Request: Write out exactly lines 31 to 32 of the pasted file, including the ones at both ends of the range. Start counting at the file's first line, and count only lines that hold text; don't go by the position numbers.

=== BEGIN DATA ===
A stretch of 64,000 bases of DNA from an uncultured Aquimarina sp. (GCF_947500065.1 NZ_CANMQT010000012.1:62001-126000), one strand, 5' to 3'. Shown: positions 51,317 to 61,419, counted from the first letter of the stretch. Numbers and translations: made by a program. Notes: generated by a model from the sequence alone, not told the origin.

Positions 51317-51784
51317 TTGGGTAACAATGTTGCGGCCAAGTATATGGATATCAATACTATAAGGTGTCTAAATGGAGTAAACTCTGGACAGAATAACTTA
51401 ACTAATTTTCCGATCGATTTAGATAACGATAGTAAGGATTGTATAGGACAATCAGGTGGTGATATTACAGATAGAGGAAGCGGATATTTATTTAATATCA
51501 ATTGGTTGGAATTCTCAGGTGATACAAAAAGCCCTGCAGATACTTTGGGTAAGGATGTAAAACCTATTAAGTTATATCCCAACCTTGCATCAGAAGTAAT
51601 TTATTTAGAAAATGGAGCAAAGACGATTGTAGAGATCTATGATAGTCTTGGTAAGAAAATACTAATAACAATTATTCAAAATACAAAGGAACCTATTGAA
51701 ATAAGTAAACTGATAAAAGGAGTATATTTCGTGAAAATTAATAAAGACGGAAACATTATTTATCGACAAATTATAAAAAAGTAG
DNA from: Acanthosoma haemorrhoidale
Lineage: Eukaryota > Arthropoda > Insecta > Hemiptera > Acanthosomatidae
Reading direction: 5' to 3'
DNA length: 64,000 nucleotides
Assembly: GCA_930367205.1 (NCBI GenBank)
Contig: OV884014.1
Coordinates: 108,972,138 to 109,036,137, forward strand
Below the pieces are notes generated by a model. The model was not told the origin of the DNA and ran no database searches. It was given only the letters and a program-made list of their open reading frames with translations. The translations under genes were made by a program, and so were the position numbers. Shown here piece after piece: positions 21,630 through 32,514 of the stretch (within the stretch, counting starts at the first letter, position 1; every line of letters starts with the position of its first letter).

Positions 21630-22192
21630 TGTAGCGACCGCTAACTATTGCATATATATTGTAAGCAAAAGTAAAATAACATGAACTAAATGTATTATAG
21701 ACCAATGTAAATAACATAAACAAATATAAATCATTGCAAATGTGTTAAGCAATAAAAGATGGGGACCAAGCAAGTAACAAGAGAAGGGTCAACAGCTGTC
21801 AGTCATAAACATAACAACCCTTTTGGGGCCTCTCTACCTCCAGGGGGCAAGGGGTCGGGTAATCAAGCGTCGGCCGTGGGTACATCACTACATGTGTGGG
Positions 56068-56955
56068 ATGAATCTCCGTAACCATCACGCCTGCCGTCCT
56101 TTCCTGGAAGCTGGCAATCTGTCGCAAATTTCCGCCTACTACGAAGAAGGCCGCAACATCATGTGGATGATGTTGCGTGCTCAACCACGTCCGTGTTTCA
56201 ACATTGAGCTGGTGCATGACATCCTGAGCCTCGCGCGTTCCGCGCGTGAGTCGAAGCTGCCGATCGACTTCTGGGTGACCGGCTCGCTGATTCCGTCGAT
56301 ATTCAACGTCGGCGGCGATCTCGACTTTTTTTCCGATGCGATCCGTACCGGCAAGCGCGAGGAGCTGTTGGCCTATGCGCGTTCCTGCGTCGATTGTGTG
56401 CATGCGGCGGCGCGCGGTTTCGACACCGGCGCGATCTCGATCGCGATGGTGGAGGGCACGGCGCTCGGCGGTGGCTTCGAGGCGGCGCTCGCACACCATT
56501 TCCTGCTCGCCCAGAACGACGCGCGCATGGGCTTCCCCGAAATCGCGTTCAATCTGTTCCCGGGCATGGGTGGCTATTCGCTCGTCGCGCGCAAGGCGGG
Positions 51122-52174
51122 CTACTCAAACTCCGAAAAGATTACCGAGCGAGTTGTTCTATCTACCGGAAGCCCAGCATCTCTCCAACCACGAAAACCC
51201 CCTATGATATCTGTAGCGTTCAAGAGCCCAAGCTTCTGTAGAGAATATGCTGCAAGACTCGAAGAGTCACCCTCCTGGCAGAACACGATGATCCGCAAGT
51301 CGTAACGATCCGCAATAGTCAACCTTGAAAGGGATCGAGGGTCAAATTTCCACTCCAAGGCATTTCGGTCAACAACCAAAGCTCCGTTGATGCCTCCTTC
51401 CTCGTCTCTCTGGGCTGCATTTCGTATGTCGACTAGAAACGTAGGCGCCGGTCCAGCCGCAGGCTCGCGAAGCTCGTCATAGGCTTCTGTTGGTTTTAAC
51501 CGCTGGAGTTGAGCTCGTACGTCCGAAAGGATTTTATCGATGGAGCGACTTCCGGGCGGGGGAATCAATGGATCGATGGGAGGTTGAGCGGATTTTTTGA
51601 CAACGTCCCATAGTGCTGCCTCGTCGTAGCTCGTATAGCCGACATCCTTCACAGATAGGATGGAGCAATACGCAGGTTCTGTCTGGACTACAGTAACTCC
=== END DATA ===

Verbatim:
51401 CTCGTCTCTCTGGGCTGCATTTCGTATGTCGACTAGAAACGTAGGCGCCGGTCCAGCCGCAGGCTCGCGAAGCTCGTCATAGGCTTCTGTTGGTTTTAAC
51501 CGCTGGAGTTGAGCTCGTACGTCCGAAAGGATTTTATCGATGGAGCGACTTCCGGGCGGGGGAATCAATGGATCGATGGGAGGTTGAGCGGATTTTTTGA